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Debate: Vegetarianism

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== Motions == == Motions ==

Revision as of 16:36, 19 May 2008

Should we stop eating other animals? What are the moral, environmental, and health issues involved?

This article is based on a Debatabase entry written by Thomas Dixon. Because this document can be modified by any registered user of this site, its contents should be cited with care.

Contents

Background and Context of Debate:

Most men and women eat meat, although some (mostly in rich countries) eat much more than others. Almost all of this meat is the flesh of domesticated livestock - animals born and raised on farms to be killed and sold for their meat. People who make a choice never to eat meat are vegetarians, although there are different views about what this can mean. Some vegetarians eat fish if it has been caught in the wild, many will not eat flesh of any sort. Some people are vegans, choosing not to eat any animal product, include eggs and dairy (milk) foods such as cheese, butter and yoghurt. Vegans and many vegetarians also refuse to wear leather or fur because it comes from animals. The arguments below are general but could be adapted to suit particular debates.

Animal rights: Do animals have rights that makes eating them inappropriate?

Yes

  • Animals have rights and it is wrong to kill them needlessly. Humans are animals too and it is not possible morally to set us apart from other species. Animals may not be as clever as people, but a baby is less intelligent than an ape and we don’t say that means it should have fewer rights. Like us, animals can feel pleasure and pain, and they suffer if they are shut up and forced to live and eat in unnatural ways. Many religious people believe that all life is sacred, and that nothing should be made to suffer without need. For these reasons killing and eating animals is a form of murder.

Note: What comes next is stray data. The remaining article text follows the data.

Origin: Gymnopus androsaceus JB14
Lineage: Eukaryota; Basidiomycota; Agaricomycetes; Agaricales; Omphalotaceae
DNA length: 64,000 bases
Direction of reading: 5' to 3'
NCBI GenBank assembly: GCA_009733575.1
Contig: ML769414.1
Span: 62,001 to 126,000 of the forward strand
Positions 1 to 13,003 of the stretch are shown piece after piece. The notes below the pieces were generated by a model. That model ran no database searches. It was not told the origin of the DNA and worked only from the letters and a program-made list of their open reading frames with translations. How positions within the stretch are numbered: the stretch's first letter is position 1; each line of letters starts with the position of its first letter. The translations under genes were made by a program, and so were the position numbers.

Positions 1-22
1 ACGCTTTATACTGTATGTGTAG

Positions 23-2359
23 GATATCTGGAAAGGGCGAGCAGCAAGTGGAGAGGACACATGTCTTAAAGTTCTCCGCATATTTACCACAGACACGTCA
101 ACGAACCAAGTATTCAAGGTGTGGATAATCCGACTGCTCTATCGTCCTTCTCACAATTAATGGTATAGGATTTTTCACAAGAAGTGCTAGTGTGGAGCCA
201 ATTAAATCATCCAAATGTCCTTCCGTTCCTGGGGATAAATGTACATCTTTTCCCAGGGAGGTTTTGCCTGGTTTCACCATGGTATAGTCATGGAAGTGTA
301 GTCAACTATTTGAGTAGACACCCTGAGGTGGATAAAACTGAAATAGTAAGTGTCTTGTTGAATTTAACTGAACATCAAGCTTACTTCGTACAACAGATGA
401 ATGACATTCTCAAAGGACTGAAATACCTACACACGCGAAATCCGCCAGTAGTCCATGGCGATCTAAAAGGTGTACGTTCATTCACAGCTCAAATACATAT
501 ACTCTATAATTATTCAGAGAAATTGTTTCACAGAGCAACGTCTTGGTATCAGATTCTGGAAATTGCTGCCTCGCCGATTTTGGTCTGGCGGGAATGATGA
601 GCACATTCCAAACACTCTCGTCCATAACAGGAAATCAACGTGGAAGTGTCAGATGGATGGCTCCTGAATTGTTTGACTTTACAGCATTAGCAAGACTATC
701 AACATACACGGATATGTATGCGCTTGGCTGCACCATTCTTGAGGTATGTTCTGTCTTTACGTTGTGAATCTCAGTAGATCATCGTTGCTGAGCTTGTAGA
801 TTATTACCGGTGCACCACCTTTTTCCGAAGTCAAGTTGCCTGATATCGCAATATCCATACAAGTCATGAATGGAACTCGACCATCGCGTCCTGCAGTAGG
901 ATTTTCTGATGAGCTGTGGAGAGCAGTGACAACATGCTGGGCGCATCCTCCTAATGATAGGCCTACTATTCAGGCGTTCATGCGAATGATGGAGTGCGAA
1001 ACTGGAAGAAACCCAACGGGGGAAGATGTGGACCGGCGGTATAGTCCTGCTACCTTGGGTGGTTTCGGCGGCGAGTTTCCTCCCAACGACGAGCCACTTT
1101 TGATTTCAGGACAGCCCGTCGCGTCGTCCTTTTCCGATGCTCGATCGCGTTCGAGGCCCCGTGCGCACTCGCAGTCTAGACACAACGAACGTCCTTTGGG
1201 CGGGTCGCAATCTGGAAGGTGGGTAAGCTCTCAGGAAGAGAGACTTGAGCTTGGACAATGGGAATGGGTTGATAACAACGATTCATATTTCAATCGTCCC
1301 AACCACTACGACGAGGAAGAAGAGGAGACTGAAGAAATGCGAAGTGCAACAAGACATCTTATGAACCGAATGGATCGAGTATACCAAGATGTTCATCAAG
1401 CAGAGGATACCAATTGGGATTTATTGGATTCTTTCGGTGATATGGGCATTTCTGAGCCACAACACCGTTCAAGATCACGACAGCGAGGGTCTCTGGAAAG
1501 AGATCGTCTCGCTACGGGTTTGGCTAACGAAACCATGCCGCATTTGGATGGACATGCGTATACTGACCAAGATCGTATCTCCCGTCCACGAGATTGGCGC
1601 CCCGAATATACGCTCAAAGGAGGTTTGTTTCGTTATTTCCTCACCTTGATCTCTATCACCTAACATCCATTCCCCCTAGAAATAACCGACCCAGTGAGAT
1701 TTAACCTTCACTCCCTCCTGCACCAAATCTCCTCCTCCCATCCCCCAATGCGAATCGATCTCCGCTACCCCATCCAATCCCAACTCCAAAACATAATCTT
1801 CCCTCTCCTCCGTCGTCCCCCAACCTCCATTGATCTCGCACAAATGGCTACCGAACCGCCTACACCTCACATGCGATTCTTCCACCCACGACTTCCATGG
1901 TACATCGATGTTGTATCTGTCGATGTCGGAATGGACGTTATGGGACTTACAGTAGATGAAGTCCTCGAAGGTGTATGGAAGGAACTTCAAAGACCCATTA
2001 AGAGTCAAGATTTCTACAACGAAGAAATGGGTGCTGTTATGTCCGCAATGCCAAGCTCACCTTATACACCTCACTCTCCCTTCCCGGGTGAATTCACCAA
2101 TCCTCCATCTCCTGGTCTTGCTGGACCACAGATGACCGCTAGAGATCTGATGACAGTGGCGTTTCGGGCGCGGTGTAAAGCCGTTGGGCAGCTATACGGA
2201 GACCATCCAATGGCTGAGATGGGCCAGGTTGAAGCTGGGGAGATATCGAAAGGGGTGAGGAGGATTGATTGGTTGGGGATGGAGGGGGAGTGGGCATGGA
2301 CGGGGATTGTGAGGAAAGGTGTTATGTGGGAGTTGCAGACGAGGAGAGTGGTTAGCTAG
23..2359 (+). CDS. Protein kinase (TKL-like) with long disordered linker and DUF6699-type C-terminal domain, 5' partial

• Eating meat means that animals suffer Farming involves animals like cows, sheep, pigs and chickens being kept in nasty conditions and cruelly killed. Some farming methods – such as battery chickens – are crueller than others, but all are barbaric. Supermarkets put huge pressure on farmers to produce meat, milk and eggs at rock bottom prices, so it is not surprising that animal welfare is neglected in a search for profit.


No

  • There is a great moral difference between humans and animals. Unlike animals, humans are capable of rational thought and can alter the world around them. Religious people would say that humans also have souls and a different relationship with God. Other creatures were put on this earth for mankind to use, and that includes eating meat. For all these reasons we say that men and women have rights and that animals don’t. This means that eating meat is in no way like murder.

Natural? Is vegetarianism natural for humans? Is meat-eating unnatural?

Yes

  • Farming animals for meat is very unnatural. Some animals do kill others for food, but at least prey species live free and any suffering in the hunt is almost always over quickly. And unlike lions or wolves, humans are moral beings, who are aware of the suffering they can cause and able to choose a different way of life. For this reason vegetarians dislike hunting animals for meat (or for fun) just as much as farming them. Farming is actually worse than hunting as it inflicts long term cruelty on animals in a systematic way. Not only are farm conditions cruel, breeding for meat, dairy or wool has created livestock which suffer all sorts of unnatural and painful diseases and conditions.